We find Israel sinning against God by a single individual who kept the gods of the countries that they had overtaken. This resulted in him and his family and all of his possessions being taken and burned and a pile of stones heaped upon them. Yeah, they weren’t going to do that again. The next chapter we see Israel taking over the territory of Ai through a brilliant military maneuver, and they also weren’t spared. The city was burned, the people were killed, and the people of God enjoyed a massive military victory.
We then see that the power and the might of Israel was increasing to the point where the nations surrounding them were terrified of them, to the point that Gideon is able to squeeze out a treaty from them for safety through deception. I guess whatever it takes, but it does result in the Gideonites being slaves and water bearers for the Israelites for the rest of their generations. I guess that is better than genocide. A lot of that happening in these chapters
In Acts we see the first Christian martyr, our friend Stephen who was chosen to be a deacon back in chapter 6. But his martyrdom doesn’t happen before he is able to give the full Gospel message of how Jesus came to save all of humanity through the people of Israel and how Jesus is logically the Messiah. The listeners weren’t crazy about being called stiff-necked, among other things, and so they stoned him to death. He was able to ask God to take his Spirit and to ask God not to hold this act against them. Very Christlike as he reflects similar words to what Jesus mentioned in his death on the cross.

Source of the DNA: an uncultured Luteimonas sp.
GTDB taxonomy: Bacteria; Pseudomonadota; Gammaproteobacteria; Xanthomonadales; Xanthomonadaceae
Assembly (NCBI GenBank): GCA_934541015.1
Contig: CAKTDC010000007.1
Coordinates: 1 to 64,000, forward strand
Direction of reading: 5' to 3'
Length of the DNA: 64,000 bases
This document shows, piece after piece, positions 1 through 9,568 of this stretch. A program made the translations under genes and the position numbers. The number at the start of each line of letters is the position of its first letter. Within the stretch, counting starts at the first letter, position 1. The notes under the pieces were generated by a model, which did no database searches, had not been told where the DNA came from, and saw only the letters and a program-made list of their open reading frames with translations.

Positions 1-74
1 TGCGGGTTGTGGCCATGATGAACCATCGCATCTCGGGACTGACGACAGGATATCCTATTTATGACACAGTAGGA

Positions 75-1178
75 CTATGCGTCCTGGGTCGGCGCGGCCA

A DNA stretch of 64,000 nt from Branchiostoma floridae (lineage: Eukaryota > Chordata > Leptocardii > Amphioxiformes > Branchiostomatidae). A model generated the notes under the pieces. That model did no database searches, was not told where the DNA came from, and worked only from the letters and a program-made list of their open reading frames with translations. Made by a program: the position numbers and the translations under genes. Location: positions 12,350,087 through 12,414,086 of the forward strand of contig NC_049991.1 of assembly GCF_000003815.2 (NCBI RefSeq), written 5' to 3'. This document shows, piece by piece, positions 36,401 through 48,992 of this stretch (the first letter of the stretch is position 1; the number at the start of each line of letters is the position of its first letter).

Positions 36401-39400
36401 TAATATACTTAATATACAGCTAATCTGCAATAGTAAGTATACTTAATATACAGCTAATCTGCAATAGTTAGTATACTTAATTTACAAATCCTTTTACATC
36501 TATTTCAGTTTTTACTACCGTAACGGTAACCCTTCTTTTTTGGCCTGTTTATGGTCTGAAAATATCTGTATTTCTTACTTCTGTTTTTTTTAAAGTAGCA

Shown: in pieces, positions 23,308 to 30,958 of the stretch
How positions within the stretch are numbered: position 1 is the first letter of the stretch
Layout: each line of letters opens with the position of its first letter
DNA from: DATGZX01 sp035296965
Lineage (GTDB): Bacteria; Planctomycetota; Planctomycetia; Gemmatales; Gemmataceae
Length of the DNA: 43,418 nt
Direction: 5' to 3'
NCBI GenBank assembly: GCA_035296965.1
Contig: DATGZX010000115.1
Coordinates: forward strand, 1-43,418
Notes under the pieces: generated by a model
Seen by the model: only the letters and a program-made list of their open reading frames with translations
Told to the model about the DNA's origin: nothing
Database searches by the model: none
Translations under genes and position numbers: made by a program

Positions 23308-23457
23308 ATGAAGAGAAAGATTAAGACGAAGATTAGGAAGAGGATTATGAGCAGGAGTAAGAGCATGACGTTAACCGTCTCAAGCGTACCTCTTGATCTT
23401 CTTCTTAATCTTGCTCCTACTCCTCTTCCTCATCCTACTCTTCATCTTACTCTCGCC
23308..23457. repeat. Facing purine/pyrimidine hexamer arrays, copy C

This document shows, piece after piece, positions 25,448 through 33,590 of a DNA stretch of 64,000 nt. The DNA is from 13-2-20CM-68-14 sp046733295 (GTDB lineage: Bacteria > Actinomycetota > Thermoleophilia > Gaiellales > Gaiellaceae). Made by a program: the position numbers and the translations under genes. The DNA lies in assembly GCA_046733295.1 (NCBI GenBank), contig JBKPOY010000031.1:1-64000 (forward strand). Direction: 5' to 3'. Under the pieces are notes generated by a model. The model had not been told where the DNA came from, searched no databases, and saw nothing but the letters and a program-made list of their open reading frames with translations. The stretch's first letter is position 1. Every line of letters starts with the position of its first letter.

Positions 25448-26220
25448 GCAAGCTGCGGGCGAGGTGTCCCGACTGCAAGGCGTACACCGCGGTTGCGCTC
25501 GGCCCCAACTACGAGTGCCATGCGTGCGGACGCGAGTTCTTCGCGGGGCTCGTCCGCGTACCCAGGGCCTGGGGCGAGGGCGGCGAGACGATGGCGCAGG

Simon the magician makes an appearance and it becomes clear to him that the Holy Spirit is not something you can buy. Then Philip, who along with Stephen and a few others became deacons back in chapter 6, is reintroduced in one of my favorite Gospel sharing passages in all of Scripture. If you look at Philip’s strategy on how he gives the Gospel to the Ethiopian Eunuch, for me it is the model for how we are to share the Gospel. You make yourself present to people, you respond to their question, you give the Gospel based upon their need, and you baptize as they request. You minister to people to the extent that they ask to be ministered. Not more, not less.
Saul is introduced to us in chapter 8 as he approved of Stephen’s killing, and now in 9 he is approached by Jesus in a vision who throws him off his proverbial horse. Paul is blinded and becomes Saul and the rest is history. We’ll see more of him later, but for now let’s see this image from my favorite painter of all time, Caravaggio.